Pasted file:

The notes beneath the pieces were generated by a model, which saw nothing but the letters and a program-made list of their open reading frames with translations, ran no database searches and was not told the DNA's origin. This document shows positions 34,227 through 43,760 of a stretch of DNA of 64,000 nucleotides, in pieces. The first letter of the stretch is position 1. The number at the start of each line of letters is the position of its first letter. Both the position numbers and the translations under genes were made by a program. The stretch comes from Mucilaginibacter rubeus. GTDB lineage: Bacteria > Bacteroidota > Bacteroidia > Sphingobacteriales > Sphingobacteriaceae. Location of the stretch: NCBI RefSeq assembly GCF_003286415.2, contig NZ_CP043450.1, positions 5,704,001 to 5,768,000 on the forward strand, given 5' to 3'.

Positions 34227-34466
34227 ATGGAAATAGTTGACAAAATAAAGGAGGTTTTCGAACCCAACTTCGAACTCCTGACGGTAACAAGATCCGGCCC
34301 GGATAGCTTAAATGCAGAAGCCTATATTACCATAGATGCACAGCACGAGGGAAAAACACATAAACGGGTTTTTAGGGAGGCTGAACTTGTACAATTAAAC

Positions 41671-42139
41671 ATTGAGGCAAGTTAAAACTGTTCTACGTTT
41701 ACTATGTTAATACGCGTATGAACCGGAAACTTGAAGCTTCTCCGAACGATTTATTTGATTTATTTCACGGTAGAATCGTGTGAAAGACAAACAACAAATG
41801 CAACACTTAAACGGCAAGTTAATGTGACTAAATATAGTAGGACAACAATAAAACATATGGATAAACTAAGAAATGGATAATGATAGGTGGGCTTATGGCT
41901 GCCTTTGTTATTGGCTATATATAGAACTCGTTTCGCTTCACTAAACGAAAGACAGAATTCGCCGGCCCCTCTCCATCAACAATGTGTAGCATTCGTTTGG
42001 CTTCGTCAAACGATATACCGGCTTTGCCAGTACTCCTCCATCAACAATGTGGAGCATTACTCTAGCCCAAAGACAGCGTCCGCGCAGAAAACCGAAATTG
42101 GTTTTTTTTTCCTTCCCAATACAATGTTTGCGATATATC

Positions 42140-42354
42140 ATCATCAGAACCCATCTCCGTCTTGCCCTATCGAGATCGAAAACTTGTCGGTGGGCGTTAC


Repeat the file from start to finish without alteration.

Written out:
The notes beneath the pieces were generated by a model, which saw nothing but the letters and a program-made list of their open reading frames with translations, ran no database searches and was not told the DNA's origin. This document shows positions 34,227 through 43,760 of a stretch of DNA of 64,000 nucleotides, in pieces. The first letter of the stretch is position 1. The number at the start of each line of letters is the position of its first letter. Both the position numbers and the translations under genes were made by a program. The stretch comes from Mucilaginibacter rubeus. GTDB lineage: Bacteria > Bacteroidota > Bacteroidia > Sphingobacteriales > Sphingobacteriaceae. Location of the stretch: NCBI RefSeq assembly GCF_003286415.2, contig NZ_CP043450.1, positions 5,704,001 to 5,768,000 on the forward strand, given 5' to 3'.

Positions 34227-34466
34227 ATGGAAATAGTTGACAAAATAAAGGAGGTTTTCGAACCCAACTTCGAACTCCTGACGGTAACAAGATCCGGCCC
34301 GGATAGCTTAAATGCAGAAGCCTATATTACCATAGATGCACAGCACGAGGGAAAAACACATAAACGGGTTTTTAGGGAGGCTGAACTTGTACAATTAAAC

Positions 41671-42139
41671 ATTGAGGCAAGTTAAAACTGTTCTACGTTT
41701 ACTATGTTAATACGCGTATGAACCGGAAACTTGAAGCTTCTCCGAACGATTTATTTGATTTATTTCACGGTAGAATCGTGTGAAAGACAAACAACAAATG
41801 CAACACTTAAACGGCAAGTTAATGTGACTAAATATAGTAGGACAACAATAAAACATATGGATAAACTAAGAAATGGATAATGATAGGTGGGCTTATGGCT
41901 GCCTTTGTTATTGGCTATATATAGAACTCGTTTCGCTTCACTAAACGAAAGACAGAATTCGCCGGCCCCTCTCCATCAACAATGTGTAGCATTCGTTTGG
42001 CTTCGTCAAACGATATACCGGCTTTGCCAGTACTCCTCCATCAACAATGTGGAGCATTACTCTAGCCCAAAGACAGCGTCCGCGCAGAAAACCGAAATTG
42101 GTTTTTTTTTCCTTCCCAATACAATGTTTGCGATATATC

Positions 42140-42354
42140 ATCATCAGAACCCATCTCCGTCTTGCCCTATCGAGATCGAAAACTTGTCGGTGGGCGTTAC